Greek Mythology told of a story with a father named Daedalus. He warned his son Icarus not to fly too high, or the sun would melt his waxen wings. However, the boy, intoxicated with flight, soared above his cautious father. In the clear blue sky, the warmth of the sun dissolved his delicate wings, causing him to plunge to his death in the green sea below. The myth of Icarus is used to illustrate the ancient Greek word hubris, a term for the overweening human pride and vanity that often result in tragedy.
Hubris seems to be alive and well in the cockpit of global aviation around the world today which is based on ego, pride, machismo, and their god complex. There is another issue at hand which is sadly still in play today. This is the social pecking order that revolves around the shortcomings stemming from the rigid “Hierarchy of the Monarchy” which still persists in the authoritative cockpit culture even today. After numerous tragic crashes where this was spelled out in such events as Avianca over Long Island in 1990 where the First Officer and Engineer would not speak up or challenge the Captain about running out of fuel. There is another factor which is the fear factor and stigma. The cockpit after all these many years is still like living in a 1960’s episode of Mad Men. Although, women have finally infiltrated this once men’s only space, it is still for the most part run like a Boy’s Club with a code out of a Fraternity. If you speak up, document a fume event or document your injury as a pilot or god forbid dare to document the holy grail of an aircraft logbook as having a fume event, then you are not a team player, you are weak, you are not a macho pilot and you may be kicked out or ostracized from the “Boy’s Club.” The final fear is career suicide.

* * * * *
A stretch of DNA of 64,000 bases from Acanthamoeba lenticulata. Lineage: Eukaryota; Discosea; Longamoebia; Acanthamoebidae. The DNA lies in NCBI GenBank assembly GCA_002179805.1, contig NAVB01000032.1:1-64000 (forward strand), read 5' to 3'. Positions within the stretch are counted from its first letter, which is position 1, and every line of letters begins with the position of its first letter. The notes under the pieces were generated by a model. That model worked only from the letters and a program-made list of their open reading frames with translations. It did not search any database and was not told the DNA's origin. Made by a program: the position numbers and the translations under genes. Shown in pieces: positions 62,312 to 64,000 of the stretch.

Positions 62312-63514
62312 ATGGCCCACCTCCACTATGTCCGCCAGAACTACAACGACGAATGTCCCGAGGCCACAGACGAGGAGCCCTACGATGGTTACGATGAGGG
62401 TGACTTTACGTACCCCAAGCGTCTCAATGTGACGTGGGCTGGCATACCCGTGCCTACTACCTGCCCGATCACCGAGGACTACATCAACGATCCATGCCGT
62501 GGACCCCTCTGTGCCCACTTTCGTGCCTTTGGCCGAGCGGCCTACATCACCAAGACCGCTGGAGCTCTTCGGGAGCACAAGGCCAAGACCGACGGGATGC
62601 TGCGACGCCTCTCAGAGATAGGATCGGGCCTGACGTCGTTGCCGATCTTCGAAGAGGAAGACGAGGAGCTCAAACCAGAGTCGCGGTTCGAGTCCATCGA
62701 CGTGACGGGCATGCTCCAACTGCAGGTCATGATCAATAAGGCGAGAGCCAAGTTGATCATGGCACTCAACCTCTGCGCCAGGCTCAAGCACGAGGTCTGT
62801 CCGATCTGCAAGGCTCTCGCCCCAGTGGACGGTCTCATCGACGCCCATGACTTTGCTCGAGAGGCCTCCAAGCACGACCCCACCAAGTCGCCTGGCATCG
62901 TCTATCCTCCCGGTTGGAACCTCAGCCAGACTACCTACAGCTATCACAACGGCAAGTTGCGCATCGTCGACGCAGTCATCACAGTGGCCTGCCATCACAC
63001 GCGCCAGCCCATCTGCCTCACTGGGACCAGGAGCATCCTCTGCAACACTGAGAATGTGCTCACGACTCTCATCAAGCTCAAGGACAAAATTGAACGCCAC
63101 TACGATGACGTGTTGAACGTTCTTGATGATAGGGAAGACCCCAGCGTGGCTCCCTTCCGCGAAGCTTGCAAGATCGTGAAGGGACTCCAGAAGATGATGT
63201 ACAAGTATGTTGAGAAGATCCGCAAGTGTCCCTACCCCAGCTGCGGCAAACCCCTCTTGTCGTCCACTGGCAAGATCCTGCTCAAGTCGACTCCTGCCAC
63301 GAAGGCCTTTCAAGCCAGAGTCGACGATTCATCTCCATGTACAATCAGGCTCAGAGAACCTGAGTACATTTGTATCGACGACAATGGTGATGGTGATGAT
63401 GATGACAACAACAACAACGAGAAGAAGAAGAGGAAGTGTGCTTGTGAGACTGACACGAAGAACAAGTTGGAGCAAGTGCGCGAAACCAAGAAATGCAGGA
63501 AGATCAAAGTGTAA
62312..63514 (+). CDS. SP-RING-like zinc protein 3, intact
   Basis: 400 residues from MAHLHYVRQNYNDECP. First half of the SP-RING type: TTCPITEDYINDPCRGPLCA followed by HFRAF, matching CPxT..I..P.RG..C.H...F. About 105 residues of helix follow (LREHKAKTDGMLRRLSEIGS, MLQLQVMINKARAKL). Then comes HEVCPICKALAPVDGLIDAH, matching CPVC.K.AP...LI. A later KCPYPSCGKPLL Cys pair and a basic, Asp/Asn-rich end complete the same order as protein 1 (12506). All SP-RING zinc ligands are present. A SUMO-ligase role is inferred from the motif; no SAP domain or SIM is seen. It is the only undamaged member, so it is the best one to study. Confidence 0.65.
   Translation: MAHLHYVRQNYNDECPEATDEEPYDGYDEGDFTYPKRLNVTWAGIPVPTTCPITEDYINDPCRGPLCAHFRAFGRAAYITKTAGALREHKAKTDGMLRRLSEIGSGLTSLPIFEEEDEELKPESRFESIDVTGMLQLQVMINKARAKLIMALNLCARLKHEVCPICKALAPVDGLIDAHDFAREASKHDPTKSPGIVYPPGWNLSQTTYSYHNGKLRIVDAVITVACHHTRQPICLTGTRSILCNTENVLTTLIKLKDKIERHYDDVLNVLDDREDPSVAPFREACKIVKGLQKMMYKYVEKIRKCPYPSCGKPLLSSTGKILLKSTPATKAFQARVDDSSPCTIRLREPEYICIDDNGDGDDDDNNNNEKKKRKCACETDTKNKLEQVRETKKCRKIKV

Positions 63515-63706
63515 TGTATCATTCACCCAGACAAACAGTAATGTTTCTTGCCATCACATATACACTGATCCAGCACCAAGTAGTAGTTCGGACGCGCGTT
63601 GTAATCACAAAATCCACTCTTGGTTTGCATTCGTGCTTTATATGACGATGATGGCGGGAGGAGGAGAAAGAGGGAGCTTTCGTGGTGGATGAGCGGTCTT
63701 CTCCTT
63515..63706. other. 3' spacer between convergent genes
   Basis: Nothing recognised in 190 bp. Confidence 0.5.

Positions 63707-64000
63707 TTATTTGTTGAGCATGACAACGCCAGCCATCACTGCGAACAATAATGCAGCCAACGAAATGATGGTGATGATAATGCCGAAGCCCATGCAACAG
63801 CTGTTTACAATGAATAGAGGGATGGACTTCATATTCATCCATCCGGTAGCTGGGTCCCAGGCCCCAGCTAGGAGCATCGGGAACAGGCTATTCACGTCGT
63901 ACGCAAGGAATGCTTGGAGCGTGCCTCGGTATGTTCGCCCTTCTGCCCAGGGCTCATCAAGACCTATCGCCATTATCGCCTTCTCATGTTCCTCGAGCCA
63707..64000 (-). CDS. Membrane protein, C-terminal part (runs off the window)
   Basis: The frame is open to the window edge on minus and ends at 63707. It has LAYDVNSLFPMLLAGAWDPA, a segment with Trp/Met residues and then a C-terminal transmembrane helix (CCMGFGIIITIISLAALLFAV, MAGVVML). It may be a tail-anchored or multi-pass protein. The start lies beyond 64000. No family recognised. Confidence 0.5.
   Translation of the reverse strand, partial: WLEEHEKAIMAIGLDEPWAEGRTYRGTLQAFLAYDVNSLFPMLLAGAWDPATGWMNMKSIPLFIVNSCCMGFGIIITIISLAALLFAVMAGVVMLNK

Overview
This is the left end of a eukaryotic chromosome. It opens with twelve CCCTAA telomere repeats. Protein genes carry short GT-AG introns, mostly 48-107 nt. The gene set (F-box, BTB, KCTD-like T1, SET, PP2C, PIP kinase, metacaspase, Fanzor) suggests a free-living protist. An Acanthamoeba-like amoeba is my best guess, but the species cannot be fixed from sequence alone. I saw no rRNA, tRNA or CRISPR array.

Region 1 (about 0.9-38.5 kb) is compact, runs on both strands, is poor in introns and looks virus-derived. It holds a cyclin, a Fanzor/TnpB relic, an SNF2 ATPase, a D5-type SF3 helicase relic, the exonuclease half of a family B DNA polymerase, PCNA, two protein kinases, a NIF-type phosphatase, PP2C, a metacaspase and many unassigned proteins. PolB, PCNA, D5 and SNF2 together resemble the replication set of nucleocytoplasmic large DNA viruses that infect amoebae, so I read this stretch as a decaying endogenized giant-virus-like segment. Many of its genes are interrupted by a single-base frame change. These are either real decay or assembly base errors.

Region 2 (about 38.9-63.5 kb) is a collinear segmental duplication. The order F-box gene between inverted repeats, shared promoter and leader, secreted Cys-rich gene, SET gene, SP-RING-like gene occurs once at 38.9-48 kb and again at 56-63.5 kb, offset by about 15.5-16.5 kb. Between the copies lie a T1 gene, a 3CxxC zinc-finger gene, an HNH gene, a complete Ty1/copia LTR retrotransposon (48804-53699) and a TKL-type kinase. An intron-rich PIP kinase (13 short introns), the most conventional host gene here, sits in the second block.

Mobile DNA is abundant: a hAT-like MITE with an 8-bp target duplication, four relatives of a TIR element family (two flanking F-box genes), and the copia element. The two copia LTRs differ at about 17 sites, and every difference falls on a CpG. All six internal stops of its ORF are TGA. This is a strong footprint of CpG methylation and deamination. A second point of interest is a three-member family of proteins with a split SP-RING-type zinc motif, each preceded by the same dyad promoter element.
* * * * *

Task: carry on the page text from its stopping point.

A pilot who reports and steps out of line is deemed as a crackpot, conspiracy theorist, trouble maker and unfit to fly. There is a cause and effect like much of the Ying and Yang of the universe. The effect here can equal airline management taking action by removing the pilot from flying. If he is not removed then he just may not pass his next Class A Medical Certificate and then have his license canceled. It costs a small fortune to get into this occupation, countless flight hours, huge personal sacrifices, not to mention a ton of cash. Once a pilot has made it, he has seniority, paid his dues and has upgraded to the left seat as Captain, then there is alot at stake. They are finally where they wanna be, living their dream and doing a job they love. So if it means losing that no matter how dangerous, how unsafe and the fact that they could die at the controls while taking everyone with them. Then this is a risk that many will continue to take without their passengers consent or knowledge.